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Afghanistan--State of the Nation

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Last week, U.S. Defense Secretary Robert Gates announced he's likely to urge President Bush to send more troops to Afghanistan to fight the resurgent Taliban.

There are approximately 24,000 U.S. troops in Afghanistan, 11,000 serve under NATO command. The U.S. had hoped to hand the war off to NATO forces in the near future, but some politicians and experts wonder if another increase would raise questions about the future of the five-year-old conflict.

U.S. military officers in Afghanistan maintain that the Taliban have already re-grouped, at least to the point where they were able to launch more attacks on U.S. and allied forces than in 2005.

A U.S. troop increase in Afghanistan would come on top of President Bush's decision to send another 21,500 soldiers and Marines to Iraq. While most U.S. politicians seem to be against the President's plan to add troops in Iraq, there seems to be a consensus to send more troops to Afghanistan.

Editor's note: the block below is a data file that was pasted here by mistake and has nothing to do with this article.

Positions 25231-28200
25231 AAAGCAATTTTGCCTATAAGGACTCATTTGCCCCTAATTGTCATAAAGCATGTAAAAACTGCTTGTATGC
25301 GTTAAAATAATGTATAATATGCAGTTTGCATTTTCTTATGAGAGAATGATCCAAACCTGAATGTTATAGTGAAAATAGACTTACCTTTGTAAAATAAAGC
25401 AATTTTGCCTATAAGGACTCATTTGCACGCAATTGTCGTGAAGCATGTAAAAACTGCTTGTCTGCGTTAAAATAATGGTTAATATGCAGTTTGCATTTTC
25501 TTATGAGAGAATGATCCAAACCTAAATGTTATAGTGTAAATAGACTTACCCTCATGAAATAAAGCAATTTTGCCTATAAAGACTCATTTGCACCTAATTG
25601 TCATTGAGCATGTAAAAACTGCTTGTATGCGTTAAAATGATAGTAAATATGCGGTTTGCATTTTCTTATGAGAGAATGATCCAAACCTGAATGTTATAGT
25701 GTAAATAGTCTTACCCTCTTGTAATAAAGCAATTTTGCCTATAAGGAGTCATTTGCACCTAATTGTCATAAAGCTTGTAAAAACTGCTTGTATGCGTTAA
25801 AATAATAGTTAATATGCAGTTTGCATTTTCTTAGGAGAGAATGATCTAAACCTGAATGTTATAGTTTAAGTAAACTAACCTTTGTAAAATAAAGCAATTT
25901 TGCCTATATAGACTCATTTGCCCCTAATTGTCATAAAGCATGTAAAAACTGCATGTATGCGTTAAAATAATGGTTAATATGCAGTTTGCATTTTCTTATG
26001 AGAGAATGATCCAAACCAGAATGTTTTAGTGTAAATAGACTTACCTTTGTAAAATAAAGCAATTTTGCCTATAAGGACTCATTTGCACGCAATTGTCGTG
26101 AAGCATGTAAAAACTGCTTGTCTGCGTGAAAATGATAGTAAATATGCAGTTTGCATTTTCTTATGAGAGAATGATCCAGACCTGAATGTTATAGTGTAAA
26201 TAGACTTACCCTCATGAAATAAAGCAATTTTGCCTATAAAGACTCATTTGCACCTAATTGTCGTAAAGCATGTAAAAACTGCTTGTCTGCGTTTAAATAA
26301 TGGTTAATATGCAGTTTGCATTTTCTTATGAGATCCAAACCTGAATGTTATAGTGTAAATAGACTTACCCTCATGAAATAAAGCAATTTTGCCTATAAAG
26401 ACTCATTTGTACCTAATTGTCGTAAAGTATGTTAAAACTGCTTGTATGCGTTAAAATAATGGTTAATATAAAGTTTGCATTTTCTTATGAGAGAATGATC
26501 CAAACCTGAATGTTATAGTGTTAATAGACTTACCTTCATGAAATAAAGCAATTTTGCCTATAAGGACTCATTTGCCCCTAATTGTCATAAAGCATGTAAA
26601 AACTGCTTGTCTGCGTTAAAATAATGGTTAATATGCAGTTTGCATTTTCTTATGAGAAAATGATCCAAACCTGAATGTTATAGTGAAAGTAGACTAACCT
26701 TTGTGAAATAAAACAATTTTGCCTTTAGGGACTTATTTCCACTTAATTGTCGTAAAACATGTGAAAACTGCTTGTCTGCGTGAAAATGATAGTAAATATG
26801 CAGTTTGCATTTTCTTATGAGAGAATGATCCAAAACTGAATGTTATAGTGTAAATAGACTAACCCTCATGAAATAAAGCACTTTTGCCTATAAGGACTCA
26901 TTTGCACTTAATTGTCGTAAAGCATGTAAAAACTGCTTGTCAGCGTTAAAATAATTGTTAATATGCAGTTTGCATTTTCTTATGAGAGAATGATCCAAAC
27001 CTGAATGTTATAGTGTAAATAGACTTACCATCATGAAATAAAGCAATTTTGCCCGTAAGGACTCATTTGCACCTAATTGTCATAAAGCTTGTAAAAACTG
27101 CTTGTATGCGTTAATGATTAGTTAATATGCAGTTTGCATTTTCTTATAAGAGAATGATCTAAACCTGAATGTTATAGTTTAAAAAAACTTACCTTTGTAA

Since the 2001 U.S. invasion, Afghanistan has struggled to build a national government, attract international investment and rid the country of Taliban extremists trying to regain power.

More than 4,000 people were killed in violent incidents in Afghanistan last year. Taliban leader Mullah Mohammad Omar has vowed to step up attacks against Afghan and NATO forces this year.

Sarah Chayes is a familiar voice to many listeners. She's most known as a former Foreign Correspondent for National Public Radio. Sarah also reported from Paris, and the Middle East, Serbia and Bosnia.

After covering the Taliban's fall in Afghanistan, Sarah left journalism to work on development projects. She now lives in Kandahar. Sarah founded and runs the company Arghand. It's a co-operative the produces skin products whose objective is to help southern Afghanistan wean off of its dependence on opium poppy. She also works closely with the group Afghans for Civil Society, an NGO dedicated to democracy building, development and an independent media. Sarah's recent book is The Punishment of Virtue: Inside Afghanistan after the Taliban.

Sarah currently resides in Afghanistan and works closely with the group Afghans for Civil Society.
Sarah wrote The Punishment of Virtue in part to explain
details about the fall of Kandahar she didn't get to explain in her reporting.

Last year, President Bush hosted Pakistan's Pervez Musharraf and Afghanistan's Hamid Karzai for an intimate White House dinner to help them hash out their differences, but the two leaders wouldn't shake hands. At the time, President Musharraf was a media darling while he toured America to plug his book.

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